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Writing a letter to school to pre-emptively refuse permission for gender doctrine taught as fact

(9 Posts)
BeyondUnderthinking Fri 24-Feb-17 14:40:25

I've been meaning to write to the school already re the possibility of religion being taught as fact, and so following on from the transing a four year old Aibu thread I've decided I'll stick the two in the letter together.
I figured that writing that I don't want unfounded beliefs taught as fact (especially while my children are so young) applies to both - does that sound sensible?

How much detail should I go into? I have no idea, literally from a scribbled note stating my wishes, right through to detailed and fully referenced citations grin

Datun Fri 24-Feb-17 15:03:50

You could just ask them to provide evidence that transgender means 'born in the wrong body' and isn't a simple case of gender dysphoria. As, from what you have read, there is no scientific basis and no agreement. And until there is a scientific basis for it as opposed to being a medical condition, you'd rather they didn't teach it as fact. You're happy for them to teach inclusivity as a general rule of kindness, but anything specific needs to be backed up with citations.

The end.

Datun Fri 24-Feb-17 15:07:54

Bat it back. You shouldn't have to provide evidence against it they should provide evidence for it.

It might make you unpopular with the other parents, though. But at the moment, stifling of the argument is what is allowing it all to flourish unchecked.

You might also ask them how they are promoting that female/male gender differences are not reinforces. That's a much more popular argument. And of course because transgenderism reinforces gender stereotypes, it's a little difficult for them to hold both points of view at the same time. Should be interesting.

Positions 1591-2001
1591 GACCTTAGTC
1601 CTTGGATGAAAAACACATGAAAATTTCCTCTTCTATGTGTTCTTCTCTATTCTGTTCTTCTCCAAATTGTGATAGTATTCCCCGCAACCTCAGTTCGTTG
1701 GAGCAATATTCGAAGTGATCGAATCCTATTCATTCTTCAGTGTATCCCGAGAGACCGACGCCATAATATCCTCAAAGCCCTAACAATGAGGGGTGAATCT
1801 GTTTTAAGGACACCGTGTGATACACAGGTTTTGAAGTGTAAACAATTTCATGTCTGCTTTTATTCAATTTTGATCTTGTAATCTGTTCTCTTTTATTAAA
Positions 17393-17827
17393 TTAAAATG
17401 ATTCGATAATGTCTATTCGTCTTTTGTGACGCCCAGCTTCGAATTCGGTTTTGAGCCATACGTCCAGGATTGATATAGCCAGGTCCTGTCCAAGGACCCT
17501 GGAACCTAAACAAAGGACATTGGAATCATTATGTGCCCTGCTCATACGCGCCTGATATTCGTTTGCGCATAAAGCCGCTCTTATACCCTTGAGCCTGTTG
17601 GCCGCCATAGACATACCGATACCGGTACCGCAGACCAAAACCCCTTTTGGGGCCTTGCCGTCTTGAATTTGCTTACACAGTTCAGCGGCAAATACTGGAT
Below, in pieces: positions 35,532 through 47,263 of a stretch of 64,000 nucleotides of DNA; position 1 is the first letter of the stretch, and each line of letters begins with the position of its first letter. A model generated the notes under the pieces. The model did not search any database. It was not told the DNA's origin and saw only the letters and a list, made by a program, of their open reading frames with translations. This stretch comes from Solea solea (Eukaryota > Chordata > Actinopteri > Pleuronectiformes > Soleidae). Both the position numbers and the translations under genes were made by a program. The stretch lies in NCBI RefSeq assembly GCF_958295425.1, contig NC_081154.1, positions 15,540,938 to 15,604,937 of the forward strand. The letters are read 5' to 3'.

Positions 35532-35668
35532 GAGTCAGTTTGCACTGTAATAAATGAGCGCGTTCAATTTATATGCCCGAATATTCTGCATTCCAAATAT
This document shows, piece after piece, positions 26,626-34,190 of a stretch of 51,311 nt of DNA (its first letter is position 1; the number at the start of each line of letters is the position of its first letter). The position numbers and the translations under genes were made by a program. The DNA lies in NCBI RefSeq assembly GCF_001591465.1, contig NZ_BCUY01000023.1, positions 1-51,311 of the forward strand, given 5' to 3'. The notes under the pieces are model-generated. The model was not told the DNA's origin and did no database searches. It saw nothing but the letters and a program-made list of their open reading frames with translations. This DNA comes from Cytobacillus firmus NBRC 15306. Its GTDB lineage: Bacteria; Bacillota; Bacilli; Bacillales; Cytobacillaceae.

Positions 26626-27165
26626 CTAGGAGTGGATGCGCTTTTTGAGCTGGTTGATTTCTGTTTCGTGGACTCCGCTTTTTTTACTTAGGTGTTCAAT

CryingShame Fri 24-Feb-17 15:15:10

If your child is at a state school though it will be inherently christian in origin so I wouldn't put the two things together. The christianity thing will be there anyway.

Seeingadistance Sat 25-Feb-17 02:27:48

I think it would be better to keep the two things separate. It's been my experience that when trying to make a point about something that the hearer or reader is likely to resist, that it's better to keep it simple and straightforward as that gives them less opportunity to sidetrack away from the issue at hand.

shouldwestayorshouldwego Sat 25-Feb-17 02:43:06

In terms of the religion you need to understand that many schools will interpret this as you withdrawing from all acts of worship so they will have to go elsewhere during assembly etc. Which is fine if that is what you want but it might mean your child can't take part in nativity shows (rehersals usually start after half term so there is potentially a lot of time not joining in with the class), class assembly etc. You might want that which is fine - that is your right but don't then complain (as some have been known to) that Johnny hasn't got a part in the nativity. I also think that the gender issue should be on a separate page so quite separate even if you send them together. Not least in case you change your mind on one but not the other. I would try to discuss the issue with the school first to find out where they are coming from.

BevGoldbergsSister Sat 25-Feb-17 13:08:20

Message withdrawn at poster's request.

SweetGrapes Sun 26-Feb-17 12:12:28

Well... to me it doesn't - but I'm not the one shouting terf. To them it is - because these are exactly the things they do not want discussed.
The new emperor's new clothes have big holes in them....

Notwhatiexpected Sun 26-Feb-17 19:59:26

I did exactly that, I used lots of sources, (including sources for schools which are gender critical) briefly explained my position but detailed exactly what I expect in relation to my children. I was objective and kind. I have yet to hear back!

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